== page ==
And we've all heard the benefits of tomatoes! Personally, I do not like the taste of tomatoes but I can (and do) eat them in certain dishes. (I love fried green ones!) An interesting trivia fact about tomatoes is that they were not eaten in the US until the 1800's because they were believed to be toxic and cause certain cancers and illnesses such as appendicitis.

Of course, we now know that tomatoes actually have the exact opposite effect on our bodies. One tomato can provide 45% of the RDA for Vitamin C (which is required for growth and repair of tissues as well as immunity support), 15% of Vitamin A (promotes eyesight, offers immunity support), 8% of potassium RDA (aids in heart health and function and muscle repair), and is also high in iron (required for red blood cells to carry oxygen throughout the body and supplying us with energy).

New research is beginning to indicate that tomatoes may be used to help prevent lung cancer too. Two powerful compounds found in tomatoes-coumaric acid and chlorogenic acid-are thought to block the effects of nitrosamines. These are compounds that not only are formed naturally in the body, but also are the strongest carcinogen in tobacco smoke. By blocking the effects of these nitrosamines, the chances of lung cancer are reduced significantly.

For more information on the benefits of tomatoes, go here 10 Health Benefits of Tomatoes

Now, on to the recipes. Bet you thought I'd never get to it, eh? ;)

Garbanzo Tomato Salad
  • 3 tablespoons vegetable oil
  • 1 tablespoon red wine vinegar
  • 1 teaspoon salt, divided
  • 1/4 teaspoon pepper, divided
  • 1 (15 ounce) can garbanzo beans or chickpeas, rinsed and drained
  • 3 medium tomatoes, thinly sliced
  • 1 medium onion, thinly sliced
  • 1 tablespoon minced fresh basil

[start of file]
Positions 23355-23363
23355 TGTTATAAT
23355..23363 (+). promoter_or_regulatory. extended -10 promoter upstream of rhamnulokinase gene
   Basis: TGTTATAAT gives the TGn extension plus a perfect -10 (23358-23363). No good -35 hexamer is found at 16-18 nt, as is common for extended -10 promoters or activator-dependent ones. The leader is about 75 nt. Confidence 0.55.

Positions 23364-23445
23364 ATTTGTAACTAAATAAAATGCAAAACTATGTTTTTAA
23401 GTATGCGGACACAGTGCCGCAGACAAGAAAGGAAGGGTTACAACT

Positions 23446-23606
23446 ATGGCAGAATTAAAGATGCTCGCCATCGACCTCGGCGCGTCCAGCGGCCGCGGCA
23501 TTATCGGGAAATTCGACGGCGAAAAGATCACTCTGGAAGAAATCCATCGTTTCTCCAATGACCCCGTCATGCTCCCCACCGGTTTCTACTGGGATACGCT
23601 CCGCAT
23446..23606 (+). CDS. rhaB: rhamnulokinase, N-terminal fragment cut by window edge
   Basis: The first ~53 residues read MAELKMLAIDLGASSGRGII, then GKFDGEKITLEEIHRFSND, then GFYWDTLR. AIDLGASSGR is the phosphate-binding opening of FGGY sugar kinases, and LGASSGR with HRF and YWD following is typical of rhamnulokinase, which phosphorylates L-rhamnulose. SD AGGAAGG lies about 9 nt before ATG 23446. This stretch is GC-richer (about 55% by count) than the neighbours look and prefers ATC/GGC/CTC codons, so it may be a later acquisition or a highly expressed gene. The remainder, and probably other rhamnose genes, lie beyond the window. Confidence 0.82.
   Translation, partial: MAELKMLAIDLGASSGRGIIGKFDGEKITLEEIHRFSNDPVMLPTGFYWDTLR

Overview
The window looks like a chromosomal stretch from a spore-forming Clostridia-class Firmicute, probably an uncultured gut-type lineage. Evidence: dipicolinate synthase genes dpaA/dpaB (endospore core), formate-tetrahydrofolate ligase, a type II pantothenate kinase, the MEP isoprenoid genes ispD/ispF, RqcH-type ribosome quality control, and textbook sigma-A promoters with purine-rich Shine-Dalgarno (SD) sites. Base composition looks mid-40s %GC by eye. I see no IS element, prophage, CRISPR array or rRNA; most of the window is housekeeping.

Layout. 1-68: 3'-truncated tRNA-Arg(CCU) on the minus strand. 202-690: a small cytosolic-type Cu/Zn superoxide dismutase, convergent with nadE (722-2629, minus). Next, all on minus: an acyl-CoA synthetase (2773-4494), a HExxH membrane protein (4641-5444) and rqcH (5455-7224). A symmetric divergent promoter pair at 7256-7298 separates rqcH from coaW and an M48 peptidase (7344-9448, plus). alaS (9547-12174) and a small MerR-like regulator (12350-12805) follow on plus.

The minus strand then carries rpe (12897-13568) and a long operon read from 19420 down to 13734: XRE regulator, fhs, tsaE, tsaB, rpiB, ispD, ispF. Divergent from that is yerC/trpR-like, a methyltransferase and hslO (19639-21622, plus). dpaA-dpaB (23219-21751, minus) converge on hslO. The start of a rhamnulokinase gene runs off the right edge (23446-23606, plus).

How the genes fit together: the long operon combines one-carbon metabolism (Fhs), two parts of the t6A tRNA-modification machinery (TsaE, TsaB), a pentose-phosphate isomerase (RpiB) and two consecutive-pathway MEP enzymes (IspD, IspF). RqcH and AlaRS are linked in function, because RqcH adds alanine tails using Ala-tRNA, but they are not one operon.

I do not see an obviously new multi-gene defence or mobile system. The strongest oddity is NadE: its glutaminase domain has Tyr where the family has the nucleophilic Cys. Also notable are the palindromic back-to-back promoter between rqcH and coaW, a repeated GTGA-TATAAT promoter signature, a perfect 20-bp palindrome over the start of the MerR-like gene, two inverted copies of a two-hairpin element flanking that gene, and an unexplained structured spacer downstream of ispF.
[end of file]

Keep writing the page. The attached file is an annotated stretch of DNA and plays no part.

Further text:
In a bowl, combine the oil, vinegar, 1/2 teaspoon salt and 1/8 teaspoon pepper. Add beans; toss to coat. Place tomatoes in a serving bowl. Top with onion. Sprinkle with basil and remaining salt and pepper. Top with bean mixture. Cover and refrigerate for at least 1 hour. Toss just before serving.

Pattypan Saute

  • 2 cups halved pattypan squash
  • 1 medium onion, halved and sliced
  • 2 teaspoons canola oil
  • 2 garlic cloves, minced
  • 1 small sweet red pepper cut into 1/2 inch pieces
  • 1 cup fresh sliced mushrooms
  • 1 medium tomato, chopped
  • 1/2 teaspoon Italian Seasoning
  • 1/8 teaspoon pepper
  • 2 tablespoons shredded Parmesan Cheese

Coat large skillet with cooking spray. Saute squash and onion in oil for 2 minutes; add garlic, and cook one minute. Add red pepper and mushrooms; saute for 6-7 minutes.

Stir in tomato, Italian seasoning, and pepper. Heat thoroughly. Sprinkle with Parmesan Cheese.

Roasted Fresh Corn with Chive Butter

(4 servings)

  • 4 ears of fresh corn, unhusked
  • 1/4 cup buttery spread or butter
  • 2 tablespoons chopped, fresh chives

Preheat oven to 350. Place unhusked corn on a foil lined baking sheet. Bake 30-45 minutes depending on size of corn. Remove from oven and let cool. Remove corn husks and silks and discard. Melt butter in microwave and stir in chives. Serve with corn.